The impersonator at first tried to maintain a very serious, straight
face, even though all those around him laughed openly, made quick and presumably
snide comments, and sometimes even impersonated the impersonator’s impersonation.
But instead of smiling at those who either laughed at him or elaborately
aped an awkward move, the impersonator grimaced. He grimaced, not
at the fact that he was now a popular clown, after once having been a promising
student, but more so, he grimaced at his execution. His moonwalk, he knew,
despite months of practice, was still more a parody than an impersonation.
And this bothered him, made him grimace, for his goal at the time was exact
duplication. Whereas at first he cupped his crotch in his palm and exaggeratedly
squeezed, for example, he now realized that a true impersonator
would only rest the fat of the palm on the pubis, then shift the hand upwards
then back down again. Never did one squeeze. For quite a long time,
he had in fact squeezed, however, and only now did he realize that his
technique was all wrong. And so he grimaced, for it was possible that all
the moves he had practiced while watching a tape of the famous Apollo Theater
show were hardly exact. The television, after all, was not a mirror.
As he danced on the park’s promenade, he watched his legs, studied the
movement of his feet, compared them to his memory of Michael’s in the “Billie
Jean” video. His left cheek froze in disgust, forcing his right eye to
close in a disturbed squint. Those who watched, however, believed that
this look was an essential part of the act. They assumed that, not only
was he a white Michael Jackson impersonator, but he was an overly self-critical
one, as well. Madrid’s young lovers centered dates around The White
Michael, who they thought looked more like a cross between Marcel Marceau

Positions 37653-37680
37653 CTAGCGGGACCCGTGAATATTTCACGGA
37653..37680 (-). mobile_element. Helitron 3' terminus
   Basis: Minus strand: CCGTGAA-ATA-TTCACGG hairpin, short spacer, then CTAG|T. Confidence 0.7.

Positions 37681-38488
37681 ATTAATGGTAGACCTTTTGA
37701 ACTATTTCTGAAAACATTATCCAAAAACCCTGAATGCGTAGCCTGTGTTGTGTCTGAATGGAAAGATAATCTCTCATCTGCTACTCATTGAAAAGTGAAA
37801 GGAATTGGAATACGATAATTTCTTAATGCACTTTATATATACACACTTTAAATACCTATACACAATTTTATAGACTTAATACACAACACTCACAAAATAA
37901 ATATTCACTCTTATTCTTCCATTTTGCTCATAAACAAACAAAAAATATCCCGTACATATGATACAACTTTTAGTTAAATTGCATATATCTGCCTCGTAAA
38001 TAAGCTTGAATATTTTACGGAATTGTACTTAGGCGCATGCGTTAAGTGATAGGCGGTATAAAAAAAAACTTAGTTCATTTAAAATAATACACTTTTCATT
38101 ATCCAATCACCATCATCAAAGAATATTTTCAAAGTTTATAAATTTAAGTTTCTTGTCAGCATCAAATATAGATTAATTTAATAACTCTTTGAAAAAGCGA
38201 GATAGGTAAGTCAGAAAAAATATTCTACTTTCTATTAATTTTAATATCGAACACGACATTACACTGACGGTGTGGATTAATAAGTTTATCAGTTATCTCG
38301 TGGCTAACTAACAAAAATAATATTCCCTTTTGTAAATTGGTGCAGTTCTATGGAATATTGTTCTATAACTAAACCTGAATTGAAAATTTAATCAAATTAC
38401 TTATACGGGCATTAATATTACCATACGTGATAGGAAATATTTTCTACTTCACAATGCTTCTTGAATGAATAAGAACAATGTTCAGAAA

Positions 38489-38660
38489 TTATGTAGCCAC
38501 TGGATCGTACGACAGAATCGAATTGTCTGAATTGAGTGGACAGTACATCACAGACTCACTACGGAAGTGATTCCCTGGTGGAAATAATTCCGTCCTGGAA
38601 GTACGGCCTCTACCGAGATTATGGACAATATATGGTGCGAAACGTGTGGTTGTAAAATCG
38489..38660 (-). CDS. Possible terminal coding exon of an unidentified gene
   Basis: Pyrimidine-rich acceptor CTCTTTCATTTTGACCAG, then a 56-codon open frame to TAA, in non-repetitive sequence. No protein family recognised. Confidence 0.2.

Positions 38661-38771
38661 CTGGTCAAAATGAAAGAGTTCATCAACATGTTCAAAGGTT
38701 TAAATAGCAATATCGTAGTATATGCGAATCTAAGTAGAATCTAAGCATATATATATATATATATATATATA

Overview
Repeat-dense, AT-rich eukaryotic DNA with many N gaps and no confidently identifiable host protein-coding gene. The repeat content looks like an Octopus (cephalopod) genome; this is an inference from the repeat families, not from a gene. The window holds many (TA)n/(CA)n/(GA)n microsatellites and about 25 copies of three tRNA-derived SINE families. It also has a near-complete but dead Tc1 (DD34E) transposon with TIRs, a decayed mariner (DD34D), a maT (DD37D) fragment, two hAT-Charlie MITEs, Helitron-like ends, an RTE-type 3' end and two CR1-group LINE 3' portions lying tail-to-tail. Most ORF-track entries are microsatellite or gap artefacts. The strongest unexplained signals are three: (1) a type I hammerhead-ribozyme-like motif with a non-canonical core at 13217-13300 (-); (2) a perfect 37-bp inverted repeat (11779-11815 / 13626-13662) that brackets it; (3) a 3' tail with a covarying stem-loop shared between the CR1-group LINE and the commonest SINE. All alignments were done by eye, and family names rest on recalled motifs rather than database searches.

(the famous mime) and Syd Barrett than the King of Pop in red-leather zipper
jacket and jheri curl. The White Michael who focused all concentration
on the perfect zig-zagging leg kick and spin that ended with him grabbing
his crotch, frozen on his toes. The White Michael who squinted his eyes
in negative assessment of his latest point left, look right move,
frustration with his technique so sadly blinding him to the adoration of
all those who lingered on benches across the promenade or casually smiled
as they, for example, gave a Dutch tourist a hair wrap. But the impersonator
seemed more like he was doing a line-by-line recitation of a list of moves
rather than dancing in time with the recording of “P.Y.T.” on his tape
player, grimacing all the while. And then, at the end of each song, he
stood with his bare hand to his forehead, eyeing the pavement as though
insulted by something it said, all set to tear the promenade to pieces
with his one white glove.
One morning, after more than a decade of daily impersonation, he woke,
stood on his mattress and stretched, placed head between knees, and when